However, What The Bleep Do We Know does get at least one thing right that is of interest to Christians. Decades of sophisticated medical research, intersecting with quantum physics, has unearthed a mystery: the essence of the human creature cannot be boiled down to physical processes. The brain is an incredibly sophisticated organ capable of an astonishing variety of feats, but it does not appear to be the actual source of this thing we call consciousness. There is a growing body of scientific evidence to support the belief that we possess a non-material component that is largely responsible for our behavior, decisions and desires. While the film wrongly posits that this “soul” is capable of reconfiguring reality to suit our whims, it does get the story at least partly right when it suggests that human beings are more than just complicated biological machines.
Discerning viewers will also notice other interesting tidbits scattered throughout the movie. These are not necessarily true or false propositions, but they are intriguing insights. For instance, at one point, one of What The Bleep’s cadre of physicists says this:
There’s a certain sense in which the fundamental laws of physics that we have don’t make any interesting distinction, say, between past and future. For instance, it’s a puzzle, from the standpoint of the fundamental laws of physics, why we should be able to remember the past and not have the same kind of epistemic access to the future.
What the speaker is getting at is the supposition that past, present and future are illusions…they do not actually exist. This is an amazing display of the arrogance of scientism (the belief that empirical investigation is the only possible avenue to true knowledge). What the speaker is saying essentially boils down to this: Our current understanding of physics cannot account for X…therefore X does not exist.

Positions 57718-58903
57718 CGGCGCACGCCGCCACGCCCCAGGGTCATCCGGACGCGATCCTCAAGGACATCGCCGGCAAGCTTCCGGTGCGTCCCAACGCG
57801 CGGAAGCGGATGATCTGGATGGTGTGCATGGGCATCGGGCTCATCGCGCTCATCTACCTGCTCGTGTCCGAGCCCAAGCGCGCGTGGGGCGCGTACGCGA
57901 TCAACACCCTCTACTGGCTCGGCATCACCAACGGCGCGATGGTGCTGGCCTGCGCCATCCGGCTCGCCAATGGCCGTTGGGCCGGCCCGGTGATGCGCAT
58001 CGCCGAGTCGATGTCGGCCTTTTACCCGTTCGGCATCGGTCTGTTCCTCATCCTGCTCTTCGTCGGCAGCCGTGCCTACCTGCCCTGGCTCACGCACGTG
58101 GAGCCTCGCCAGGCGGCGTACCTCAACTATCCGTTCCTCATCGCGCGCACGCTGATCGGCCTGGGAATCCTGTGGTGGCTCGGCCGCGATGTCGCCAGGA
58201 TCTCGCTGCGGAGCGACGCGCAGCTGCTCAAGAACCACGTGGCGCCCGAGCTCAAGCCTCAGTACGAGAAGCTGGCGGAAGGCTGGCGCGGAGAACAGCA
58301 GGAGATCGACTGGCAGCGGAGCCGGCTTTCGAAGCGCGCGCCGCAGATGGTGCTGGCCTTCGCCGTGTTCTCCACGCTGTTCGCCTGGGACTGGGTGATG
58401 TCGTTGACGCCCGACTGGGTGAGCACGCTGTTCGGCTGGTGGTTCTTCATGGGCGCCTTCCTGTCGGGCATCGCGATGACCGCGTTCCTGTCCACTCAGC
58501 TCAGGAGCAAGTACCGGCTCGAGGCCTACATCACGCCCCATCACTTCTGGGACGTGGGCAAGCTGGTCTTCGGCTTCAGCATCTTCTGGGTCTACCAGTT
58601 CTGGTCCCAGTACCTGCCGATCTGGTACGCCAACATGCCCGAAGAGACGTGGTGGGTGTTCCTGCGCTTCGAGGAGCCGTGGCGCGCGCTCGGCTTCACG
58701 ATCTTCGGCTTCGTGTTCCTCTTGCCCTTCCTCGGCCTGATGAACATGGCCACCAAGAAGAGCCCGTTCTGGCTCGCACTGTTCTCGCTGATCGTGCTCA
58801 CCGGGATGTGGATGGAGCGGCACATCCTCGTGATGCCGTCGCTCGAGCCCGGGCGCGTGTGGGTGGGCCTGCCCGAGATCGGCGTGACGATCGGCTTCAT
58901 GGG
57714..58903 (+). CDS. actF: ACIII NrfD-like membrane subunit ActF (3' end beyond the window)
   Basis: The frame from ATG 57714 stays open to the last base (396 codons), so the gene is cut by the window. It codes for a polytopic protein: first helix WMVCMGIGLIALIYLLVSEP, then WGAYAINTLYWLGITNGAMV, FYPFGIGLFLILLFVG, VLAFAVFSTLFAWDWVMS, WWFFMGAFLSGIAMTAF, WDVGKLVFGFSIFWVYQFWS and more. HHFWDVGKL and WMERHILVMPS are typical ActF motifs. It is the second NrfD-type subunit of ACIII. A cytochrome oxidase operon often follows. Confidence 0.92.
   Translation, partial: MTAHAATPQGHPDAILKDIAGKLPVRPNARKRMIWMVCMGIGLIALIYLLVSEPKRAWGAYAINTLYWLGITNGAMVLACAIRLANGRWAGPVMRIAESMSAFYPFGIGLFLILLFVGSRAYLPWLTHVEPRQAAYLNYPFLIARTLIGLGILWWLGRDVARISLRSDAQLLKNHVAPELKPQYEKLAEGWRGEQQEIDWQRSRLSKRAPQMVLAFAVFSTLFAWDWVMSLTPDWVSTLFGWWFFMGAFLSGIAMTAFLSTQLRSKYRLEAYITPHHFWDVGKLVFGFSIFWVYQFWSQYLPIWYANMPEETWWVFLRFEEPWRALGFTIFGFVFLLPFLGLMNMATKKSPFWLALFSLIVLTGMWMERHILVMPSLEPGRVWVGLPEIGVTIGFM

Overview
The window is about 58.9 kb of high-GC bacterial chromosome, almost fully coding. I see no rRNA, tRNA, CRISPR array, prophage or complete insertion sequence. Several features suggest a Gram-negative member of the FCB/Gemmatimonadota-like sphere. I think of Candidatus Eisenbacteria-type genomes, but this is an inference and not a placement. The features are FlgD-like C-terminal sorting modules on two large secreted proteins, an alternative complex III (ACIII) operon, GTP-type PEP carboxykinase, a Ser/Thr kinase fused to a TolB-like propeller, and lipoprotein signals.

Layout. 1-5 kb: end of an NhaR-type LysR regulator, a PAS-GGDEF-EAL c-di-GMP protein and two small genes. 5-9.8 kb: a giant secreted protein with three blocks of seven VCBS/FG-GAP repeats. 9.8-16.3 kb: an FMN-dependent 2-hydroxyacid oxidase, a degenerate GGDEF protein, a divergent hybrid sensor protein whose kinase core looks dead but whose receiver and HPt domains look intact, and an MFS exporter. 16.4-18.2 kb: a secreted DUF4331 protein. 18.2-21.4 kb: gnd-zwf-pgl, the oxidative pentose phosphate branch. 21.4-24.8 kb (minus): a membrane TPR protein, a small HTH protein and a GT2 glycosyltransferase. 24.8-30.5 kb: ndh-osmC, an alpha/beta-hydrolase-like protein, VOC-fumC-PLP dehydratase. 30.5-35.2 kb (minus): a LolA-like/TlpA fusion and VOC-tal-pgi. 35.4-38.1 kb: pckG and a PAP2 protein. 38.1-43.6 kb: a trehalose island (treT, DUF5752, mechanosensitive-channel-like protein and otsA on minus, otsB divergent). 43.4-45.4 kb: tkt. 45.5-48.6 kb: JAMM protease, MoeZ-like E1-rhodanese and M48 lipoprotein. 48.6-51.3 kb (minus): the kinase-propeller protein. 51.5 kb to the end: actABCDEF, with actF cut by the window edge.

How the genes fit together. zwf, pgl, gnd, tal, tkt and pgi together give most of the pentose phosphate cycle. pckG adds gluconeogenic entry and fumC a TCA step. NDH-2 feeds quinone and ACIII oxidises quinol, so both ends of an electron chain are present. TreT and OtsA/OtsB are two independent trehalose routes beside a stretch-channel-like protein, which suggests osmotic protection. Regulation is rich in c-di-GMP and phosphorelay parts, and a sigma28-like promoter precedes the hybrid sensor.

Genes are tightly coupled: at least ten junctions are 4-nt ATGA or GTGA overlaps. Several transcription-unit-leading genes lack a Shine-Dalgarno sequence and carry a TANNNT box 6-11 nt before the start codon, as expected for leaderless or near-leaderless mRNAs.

Unfortunately, it is this sort of presumptuousness that has contributed to the all-too frequent antagonism between faith and science. So long as this is the sort of thinking that predominates “science,” then of course, there will never be an acceptable truce with faith. I remain convinced, however, that true science and true faith are legitimate bedfellows, two different but complimentary methods of inquiry into truth that God desires us to grasp.
So, how should Christians respond to What The Bleep Do We Know? Well, first, if you have friends or acquaintances who are talking about it, I recommend watching it. You may find your head spinning a bit, but at least the film isn’t dominated by violence, profanity and sex (although there is one suggestive scene). Just remember that its scientific façade is just that: a paper thin veneer of credibility unable to stand up to any serious scrutiny. Second, look for opportunities to use the movie as a stepping stone to sharing your faith. If your friends are like most unprepared viewers, they are probably wondering about its claims. By watching the film and being ready to discuss it intelligently, you may have the opportunity to do some very unexpected evangelism. As the old adage goes, if God wants a hole dug, He’s most likely to use the guy walking around with a shovel. By equipping yourself to address opportunities such as this, you are submitting yourself to the Lord’s will (1Pe 3:15) and cultivating a desire to be used for His purposes.
For more Christian responses to JZ Knight and Ramtha, visit www.apologeticsindex.org